A vascular disease is a problem with arteriesand veins. Arteries are hose-like structures that bring oxygen-rich blood away from the heart to the fingers. Veins are also hose-like structures or pipes that return the used blood back to the heart and lungs. At the wrist, the two main arteries are the radial and ulnar arteries, which bring blood into the hand. These arteries form two arches that branch out to supply blood to each of the fingers and thumb (Figure 1).
Vascular diseases are problems related to the flow of blood. These blood supply or vascular diseases are less common in the upper extremities (arms) than in the lower extremities (legs). They still affect about 10% of people. They can cause problems such as pain, open wounds, slow healing of injuries or even loss of body parts.
People who have certain conditions are more likely to have vascular disorders. Some of these common conditions include diabetes, high blood pressure, or kidney failure. Other factors such as working with vibrating tools, being in cold temperatures, and smoking can worsen vascular problems.
Causes of vascular diseases usually fit into one of five groups:
Symptoms of a vascular disease can include:
To diagnose a vascular disease, your doctor will perform a physical examination and may find:
Diagnostic tests that your doctor may run include:
X-rays of the hand
Treatment will vary depending on the vascular disease. Here are some examples:
Trauma– Traumatic injuries can cause a vessel to be partially or completely cut, such as from a knife wound. The vessel can be hit or stretched badly enough to damage its lining and cause a blood clot. Poor blood flow after trauma makes the fingers turn white, cold, and painful. The vessel needs to be repaired with surgery as soon as possible if blood flow has stopped. Sometimes nearby arteries can help to continue blood flow to the parts. In this case, the injury may not be an emergency or might not even require repair.
Aneurysms– An aneurysm is a weakness in the artery wall that expands like a balloon (Figure 4). A soft, painless swelling may be noticed over the artery. A clot inside the artery can block the blood flow or may scatter smaller clots out to the fingertips. Other symptoms include pain, numbness, color changes, or gangrene (death) of the fingertips. Treatment may include surgery to reconstruct the artery or tie it off, depending on the circumstances.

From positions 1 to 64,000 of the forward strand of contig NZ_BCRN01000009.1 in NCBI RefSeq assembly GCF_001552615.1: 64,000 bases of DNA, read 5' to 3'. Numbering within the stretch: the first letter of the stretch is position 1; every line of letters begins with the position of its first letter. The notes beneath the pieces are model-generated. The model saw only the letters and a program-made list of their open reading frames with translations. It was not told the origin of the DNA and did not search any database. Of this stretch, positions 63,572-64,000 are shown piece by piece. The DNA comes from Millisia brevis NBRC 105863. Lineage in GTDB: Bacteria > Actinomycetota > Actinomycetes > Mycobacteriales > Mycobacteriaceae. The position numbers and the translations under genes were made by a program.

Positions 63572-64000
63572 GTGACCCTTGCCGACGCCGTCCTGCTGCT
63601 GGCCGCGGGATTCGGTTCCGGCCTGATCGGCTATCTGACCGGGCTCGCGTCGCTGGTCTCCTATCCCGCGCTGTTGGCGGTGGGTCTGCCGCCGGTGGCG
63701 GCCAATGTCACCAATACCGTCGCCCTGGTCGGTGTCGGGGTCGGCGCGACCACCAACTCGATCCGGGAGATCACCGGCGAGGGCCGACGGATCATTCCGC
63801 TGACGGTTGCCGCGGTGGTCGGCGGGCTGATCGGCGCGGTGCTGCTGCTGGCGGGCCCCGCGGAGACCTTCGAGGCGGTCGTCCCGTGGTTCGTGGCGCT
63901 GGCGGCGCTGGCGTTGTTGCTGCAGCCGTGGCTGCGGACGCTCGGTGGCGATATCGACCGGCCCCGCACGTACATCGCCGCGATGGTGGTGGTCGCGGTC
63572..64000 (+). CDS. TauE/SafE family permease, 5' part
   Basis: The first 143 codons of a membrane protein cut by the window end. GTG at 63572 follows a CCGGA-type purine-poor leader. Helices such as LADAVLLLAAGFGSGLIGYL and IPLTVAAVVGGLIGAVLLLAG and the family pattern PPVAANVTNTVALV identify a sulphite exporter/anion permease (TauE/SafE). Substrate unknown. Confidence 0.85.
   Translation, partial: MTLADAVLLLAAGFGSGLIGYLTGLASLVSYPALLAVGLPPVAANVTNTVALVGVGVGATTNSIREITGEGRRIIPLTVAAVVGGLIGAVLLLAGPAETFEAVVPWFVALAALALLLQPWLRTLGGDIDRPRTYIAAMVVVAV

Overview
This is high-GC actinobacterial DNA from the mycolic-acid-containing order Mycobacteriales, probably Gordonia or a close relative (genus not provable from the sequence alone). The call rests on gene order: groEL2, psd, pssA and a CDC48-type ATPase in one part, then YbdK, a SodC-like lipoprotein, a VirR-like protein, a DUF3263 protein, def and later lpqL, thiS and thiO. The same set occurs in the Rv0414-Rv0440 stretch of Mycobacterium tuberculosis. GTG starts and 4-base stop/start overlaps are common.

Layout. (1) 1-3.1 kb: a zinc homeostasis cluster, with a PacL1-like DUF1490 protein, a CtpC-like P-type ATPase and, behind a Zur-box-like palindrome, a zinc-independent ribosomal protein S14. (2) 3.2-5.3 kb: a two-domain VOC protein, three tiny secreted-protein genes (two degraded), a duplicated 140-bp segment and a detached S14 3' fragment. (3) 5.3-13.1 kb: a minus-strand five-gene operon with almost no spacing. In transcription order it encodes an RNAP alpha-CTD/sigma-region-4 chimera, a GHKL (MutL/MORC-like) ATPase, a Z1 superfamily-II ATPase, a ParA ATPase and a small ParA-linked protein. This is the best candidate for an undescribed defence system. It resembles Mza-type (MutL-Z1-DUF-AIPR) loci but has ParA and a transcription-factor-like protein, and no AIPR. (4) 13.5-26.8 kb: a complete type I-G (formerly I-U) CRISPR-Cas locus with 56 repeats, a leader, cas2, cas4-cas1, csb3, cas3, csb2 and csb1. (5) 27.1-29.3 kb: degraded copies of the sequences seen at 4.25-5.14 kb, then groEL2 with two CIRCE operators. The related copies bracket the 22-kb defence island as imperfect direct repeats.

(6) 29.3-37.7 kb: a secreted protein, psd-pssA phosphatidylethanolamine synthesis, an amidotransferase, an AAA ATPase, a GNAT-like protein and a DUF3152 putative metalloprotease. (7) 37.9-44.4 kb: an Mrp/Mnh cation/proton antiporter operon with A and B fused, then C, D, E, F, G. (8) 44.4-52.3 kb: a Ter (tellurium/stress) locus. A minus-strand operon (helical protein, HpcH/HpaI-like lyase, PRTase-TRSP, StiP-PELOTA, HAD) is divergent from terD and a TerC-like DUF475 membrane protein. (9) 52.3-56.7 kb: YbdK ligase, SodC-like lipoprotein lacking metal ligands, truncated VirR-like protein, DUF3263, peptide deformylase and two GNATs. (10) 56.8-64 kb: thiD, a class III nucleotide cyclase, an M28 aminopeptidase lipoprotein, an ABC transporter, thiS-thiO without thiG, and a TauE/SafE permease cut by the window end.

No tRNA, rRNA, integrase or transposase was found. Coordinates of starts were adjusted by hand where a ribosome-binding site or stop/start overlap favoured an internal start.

Vascular malformations– Tangled veins or arteries can be present at birth, but might not be noticed until they begin to expand. Some of these malformations might include abnormal connections between veins and arteries. Symptoms can include swelling, pain, warmth, increased growth of a part, and bleeding. Treatment choices include garments or wraps to apply pressure, clotting the vessels to try to shrink them, or removing part or all of the abnormal vessels with surgery.
Raynaud’s– Patients with Raynaud’s phenomenon/disease or cold hands have finger arteries that narrow more than normal when they are in cold temperatures. The fingers turn white and painful and then blue. Recovery of blood flow turns the fingers pink or red. Treatment includes avoiding the conditions that causes the reaction, using protective clothing such as mittens or gloves, taking medications that increase blood flow to the fingers, and surgery. Wounds or ulcers on the fingers can heal poorly due to the low blood flow. Surgery to lessen the vessel narrowing or replace blocked parts of vessels can be considered if pain cannot be controlled or wounds do not heal.
© 2020 American Society for Surgery of the Hand
This content is written, edited and updated by hand surgeon members of the American Society for Surgery of the Hand. Find a hand surgeon near you.